“Let’s say I make a phage cocktail – a mixture of phages with unique barcodes on them – to use in an application,” Mutalik continued. “But then we want to follow how phages are performing. To do this, we can simply find and track the barcodes. This process will help us find which phages in that phage cocktail are working and which ones are not. Imagine after five days we find that a particular phage mixture treatment is not working and needs some changes made. Then we can change the phage cocktail maybe by removing one or two phages and adding some more interesting ones that are better [in an application]. Using barcoded phages will enable this entire process to be much more streamlined.”

Phages are the most abundant biological entities on Earth. They represent one of the largest pools of genetic diversity in nature, albeit with mostly unexplored gene-function information. The new CRISPRi characterization method, Mutalik said, might help unleash a range of useful biotech applications like pathogen control in agriculture, environmental remediation, food and dairy production, gene therapy, vaccine development or ridding medical devices of dangerous biofilms that often build up and threaten device functioning as well as patient health.

The gene-function information for bacteriophages is like “an ocean of knowledge we don’t know how to tap into,” Mutalik said. “On the one hand there is the untapped gene information, and then on the other hand there is the application space, for example, antibiotic resistance, where we need some urgent solutions. There are so many potential phage applications out there.”

Despite their potential, however, phages have remained poorly characterized, Mutalik said. In part, that’s because gene characterization methods, to date, have been labor-intensive and specific to certain phage types as to not be useful given the immense universe of phages.

“If we want to study genomic architecture of hundreds of phages important in diverse applications, we need to improve these [characterization] methods further,” Mutalik said.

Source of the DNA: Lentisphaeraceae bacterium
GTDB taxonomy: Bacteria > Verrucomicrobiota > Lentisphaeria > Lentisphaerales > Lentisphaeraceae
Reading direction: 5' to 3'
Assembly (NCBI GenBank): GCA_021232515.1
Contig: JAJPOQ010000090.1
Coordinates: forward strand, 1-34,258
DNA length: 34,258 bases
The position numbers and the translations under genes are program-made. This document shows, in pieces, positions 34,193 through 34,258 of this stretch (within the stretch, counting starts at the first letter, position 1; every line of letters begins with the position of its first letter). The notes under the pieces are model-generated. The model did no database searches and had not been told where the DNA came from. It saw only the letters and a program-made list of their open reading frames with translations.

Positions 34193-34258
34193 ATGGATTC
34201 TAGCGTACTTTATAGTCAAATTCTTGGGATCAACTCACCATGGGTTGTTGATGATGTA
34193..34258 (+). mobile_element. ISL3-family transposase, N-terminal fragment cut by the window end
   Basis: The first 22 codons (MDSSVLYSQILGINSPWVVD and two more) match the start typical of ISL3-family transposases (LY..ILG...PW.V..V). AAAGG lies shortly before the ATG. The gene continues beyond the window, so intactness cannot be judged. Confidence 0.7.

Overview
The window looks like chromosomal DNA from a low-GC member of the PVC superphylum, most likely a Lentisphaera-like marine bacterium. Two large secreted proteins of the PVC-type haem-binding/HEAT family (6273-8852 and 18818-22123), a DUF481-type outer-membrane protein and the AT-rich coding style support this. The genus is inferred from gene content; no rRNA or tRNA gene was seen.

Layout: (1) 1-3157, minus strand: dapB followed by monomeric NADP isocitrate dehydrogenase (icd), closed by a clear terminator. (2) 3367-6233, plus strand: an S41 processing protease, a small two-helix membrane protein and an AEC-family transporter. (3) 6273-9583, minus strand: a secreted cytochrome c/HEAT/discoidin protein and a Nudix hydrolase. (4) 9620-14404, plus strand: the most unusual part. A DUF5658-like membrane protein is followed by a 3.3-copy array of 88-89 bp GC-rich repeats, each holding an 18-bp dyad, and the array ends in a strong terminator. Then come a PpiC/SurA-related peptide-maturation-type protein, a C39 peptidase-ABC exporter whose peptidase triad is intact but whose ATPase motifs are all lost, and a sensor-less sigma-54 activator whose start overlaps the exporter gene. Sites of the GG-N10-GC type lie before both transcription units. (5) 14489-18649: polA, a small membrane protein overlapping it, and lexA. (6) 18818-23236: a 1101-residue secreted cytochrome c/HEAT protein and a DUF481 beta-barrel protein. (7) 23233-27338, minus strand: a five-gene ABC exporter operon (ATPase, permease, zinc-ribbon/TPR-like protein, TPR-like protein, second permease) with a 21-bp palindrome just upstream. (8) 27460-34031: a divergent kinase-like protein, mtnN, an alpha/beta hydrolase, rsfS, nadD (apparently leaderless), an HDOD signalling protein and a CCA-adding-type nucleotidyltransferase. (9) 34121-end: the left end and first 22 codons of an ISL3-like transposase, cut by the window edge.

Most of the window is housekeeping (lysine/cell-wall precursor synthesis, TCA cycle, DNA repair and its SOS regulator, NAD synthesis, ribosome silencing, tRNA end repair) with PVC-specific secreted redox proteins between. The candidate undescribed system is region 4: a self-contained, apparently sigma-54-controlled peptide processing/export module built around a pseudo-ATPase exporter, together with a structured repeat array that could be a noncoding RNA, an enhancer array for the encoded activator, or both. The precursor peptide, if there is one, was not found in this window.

Recognizing this, DOE’s Biopreparedness Research Virtual Environment (BRaVE) initiative, which supports national biopreparedness and response capabilities, has just funded the “Phage Foundry.” Under Mutalik’s leadership, the Phage Foundry brings together multidisciplinary and multi-institutional expertise to develop a foundational platform that integrates many aspects of phage research to enable rapid development of targeted phage-based therapeutics against antimicrobial-resistant pathogens.

“The future is bright for phage research,” Mutalik said.

This research was funded by DOE’s Office of Science Biological and Environmental Research and DOE’s National Virtual Biotechnology Laboratory.


Lawrence Berkeley National Laboratory (Berkeley Lab) is committed to delivering solutions for humankind through research in clean energy, a healthy planet, and discovery science. Founded in 1931 on the belief that the biggest problems are best addressed by teams, Berkeley Lab and its scientists have been recognized with 16 Nobel Prizes. Researchers from around the world rely on the Lab’s world-class scientific facilities for their own pioneering research. Berkeley Lab is a multiprogram national laboratory managed by the University of California for the U.S. Department of Energy’s Office of Science.

DOE’s Office of Science is the single largest supporter of basic research in the physical sciences in the United States and is working to address some of the most pressing challenges of our time. For more information, please visit

Futuristic image of an immune system protecting from infectious diseases with a glowing low polygonal shield, coronavirus and bacteria cells on dark blue background. A digital illustration showing red virus particles each with a geometrically shaped capsule, stalk, and leg-like appendages attached to the surface of a green bacterium. A digital illustration of an hourglass filled with pieces of virus capsules and DNA strands. The pieces at the top of the hourglass are purple, and they are flowing downward into viral pieces that are orange.